Your reliable path to mastery

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Brian Kight

I heard something worth sharing with you.

My friend Donnie Ecker, a coach for the Texas Rangers, was recently on the Finding Mastery podcast with Michael Gervais (an excellent episode worth listening to, especially if you coach or lead people).

Donnie shared a compelling thought, "Mastery is the combination of self-awareness and application. Can we be self-aware, and then can we go do it?"

The word mastery feels intimidating to certain people. They associate it with perfection, but it's not perfection. Instead, mastery is a superior understanding, skill, or control of a particular thing.

If I extend Donnie's perspective on mastery, I include discipline and confidence, in addition to awareness, as required elements. Long-time readers will recognize the triad of self-awareness, self-discipline, and self-confidence as our core skills.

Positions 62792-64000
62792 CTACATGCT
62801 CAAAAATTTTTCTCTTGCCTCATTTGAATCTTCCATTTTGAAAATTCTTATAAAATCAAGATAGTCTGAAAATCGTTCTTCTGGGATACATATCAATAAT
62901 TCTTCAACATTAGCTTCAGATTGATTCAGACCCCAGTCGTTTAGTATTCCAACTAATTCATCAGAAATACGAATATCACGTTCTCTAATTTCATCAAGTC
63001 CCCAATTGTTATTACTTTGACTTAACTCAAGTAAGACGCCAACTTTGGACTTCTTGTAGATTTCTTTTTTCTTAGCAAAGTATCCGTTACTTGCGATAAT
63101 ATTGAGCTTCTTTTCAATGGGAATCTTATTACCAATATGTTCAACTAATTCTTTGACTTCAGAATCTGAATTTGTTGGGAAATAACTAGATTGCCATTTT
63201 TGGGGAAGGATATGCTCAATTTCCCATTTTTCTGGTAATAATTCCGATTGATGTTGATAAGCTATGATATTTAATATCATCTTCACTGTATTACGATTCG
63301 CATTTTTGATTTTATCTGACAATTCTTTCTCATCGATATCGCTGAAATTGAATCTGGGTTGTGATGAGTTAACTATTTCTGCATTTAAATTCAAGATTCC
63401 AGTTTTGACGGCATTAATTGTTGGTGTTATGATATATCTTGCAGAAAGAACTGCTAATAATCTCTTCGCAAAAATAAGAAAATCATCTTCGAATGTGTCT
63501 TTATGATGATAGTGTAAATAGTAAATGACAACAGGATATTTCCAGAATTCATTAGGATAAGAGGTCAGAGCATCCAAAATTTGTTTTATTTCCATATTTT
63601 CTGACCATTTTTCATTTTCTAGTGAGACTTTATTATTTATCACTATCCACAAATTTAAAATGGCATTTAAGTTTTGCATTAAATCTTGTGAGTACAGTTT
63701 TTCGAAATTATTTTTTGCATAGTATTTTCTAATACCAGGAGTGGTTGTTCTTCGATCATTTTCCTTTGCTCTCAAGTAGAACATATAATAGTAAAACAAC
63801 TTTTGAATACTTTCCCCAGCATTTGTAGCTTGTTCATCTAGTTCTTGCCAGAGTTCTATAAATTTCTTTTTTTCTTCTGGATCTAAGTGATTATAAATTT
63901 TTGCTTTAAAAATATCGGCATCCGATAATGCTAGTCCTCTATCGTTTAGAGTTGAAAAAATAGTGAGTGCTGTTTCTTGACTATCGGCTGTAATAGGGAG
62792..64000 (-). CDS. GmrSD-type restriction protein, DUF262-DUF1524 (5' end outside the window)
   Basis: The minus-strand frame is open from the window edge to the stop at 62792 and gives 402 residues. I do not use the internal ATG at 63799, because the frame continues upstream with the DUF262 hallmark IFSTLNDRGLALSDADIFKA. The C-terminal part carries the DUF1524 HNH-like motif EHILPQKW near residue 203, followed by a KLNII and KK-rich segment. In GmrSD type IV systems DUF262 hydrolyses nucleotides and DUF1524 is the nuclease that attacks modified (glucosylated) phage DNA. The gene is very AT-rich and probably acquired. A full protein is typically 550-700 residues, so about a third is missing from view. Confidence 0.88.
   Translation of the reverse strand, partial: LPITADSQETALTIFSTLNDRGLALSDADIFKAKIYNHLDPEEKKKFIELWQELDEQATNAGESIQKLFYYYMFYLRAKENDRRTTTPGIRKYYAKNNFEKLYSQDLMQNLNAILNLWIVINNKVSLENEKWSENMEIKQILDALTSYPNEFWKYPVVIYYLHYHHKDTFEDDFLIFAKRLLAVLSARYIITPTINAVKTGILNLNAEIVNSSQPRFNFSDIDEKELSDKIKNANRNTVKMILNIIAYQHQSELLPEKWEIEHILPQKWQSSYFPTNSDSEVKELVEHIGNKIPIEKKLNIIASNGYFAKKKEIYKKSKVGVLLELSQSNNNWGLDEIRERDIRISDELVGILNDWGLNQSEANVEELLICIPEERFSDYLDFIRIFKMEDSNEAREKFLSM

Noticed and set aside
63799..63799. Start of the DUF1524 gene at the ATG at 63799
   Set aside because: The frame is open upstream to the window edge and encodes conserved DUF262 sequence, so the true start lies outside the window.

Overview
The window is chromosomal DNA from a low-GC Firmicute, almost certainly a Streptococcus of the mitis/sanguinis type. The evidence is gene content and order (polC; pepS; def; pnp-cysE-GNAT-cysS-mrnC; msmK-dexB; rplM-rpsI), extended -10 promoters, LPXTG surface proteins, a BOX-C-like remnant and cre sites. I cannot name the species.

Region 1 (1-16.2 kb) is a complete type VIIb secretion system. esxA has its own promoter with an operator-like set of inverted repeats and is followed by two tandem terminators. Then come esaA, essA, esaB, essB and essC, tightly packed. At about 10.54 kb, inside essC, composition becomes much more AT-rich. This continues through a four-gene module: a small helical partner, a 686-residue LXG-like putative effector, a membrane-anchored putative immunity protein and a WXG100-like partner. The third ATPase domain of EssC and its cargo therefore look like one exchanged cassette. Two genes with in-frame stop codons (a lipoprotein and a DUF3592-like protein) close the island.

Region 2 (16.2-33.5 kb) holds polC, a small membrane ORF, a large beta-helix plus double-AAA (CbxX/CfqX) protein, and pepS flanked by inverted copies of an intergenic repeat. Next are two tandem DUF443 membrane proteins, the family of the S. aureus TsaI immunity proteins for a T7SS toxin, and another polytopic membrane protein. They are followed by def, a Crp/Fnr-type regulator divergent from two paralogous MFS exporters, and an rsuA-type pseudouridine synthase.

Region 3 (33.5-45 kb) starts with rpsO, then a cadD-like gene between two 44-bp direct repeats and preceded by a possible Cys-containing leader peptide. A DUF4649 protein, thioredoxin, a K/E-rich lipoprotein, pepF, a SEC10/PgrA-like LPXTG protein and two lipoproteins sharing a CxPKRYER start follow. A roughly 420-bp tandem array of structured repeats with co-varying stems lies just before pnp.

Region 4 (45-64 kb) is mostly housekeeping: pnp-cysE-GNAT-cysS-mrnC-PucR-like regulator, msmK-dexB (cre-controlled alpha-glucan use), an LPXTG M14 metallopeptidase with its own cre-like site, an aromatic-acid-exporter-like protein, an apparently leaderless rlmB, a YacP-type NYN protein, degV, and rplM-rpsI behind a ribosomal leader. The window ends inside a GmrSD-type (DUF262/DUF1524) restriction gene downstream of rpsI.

When I heard Donnie talk about "the combination of self-awareness and application," I immediately included discipline and confidence as defining qualities of application that turn awareness into action that leads to mastery.

Mastery happens when we convert our self-awareness into self-disciplined and self-confident action that produces superior understanding or skill in a particular topic, situation, or arena.

Anything you want to master will or won't happen at the intersection of your awareness, discipline, and confidence.

The time is now. Do the work.

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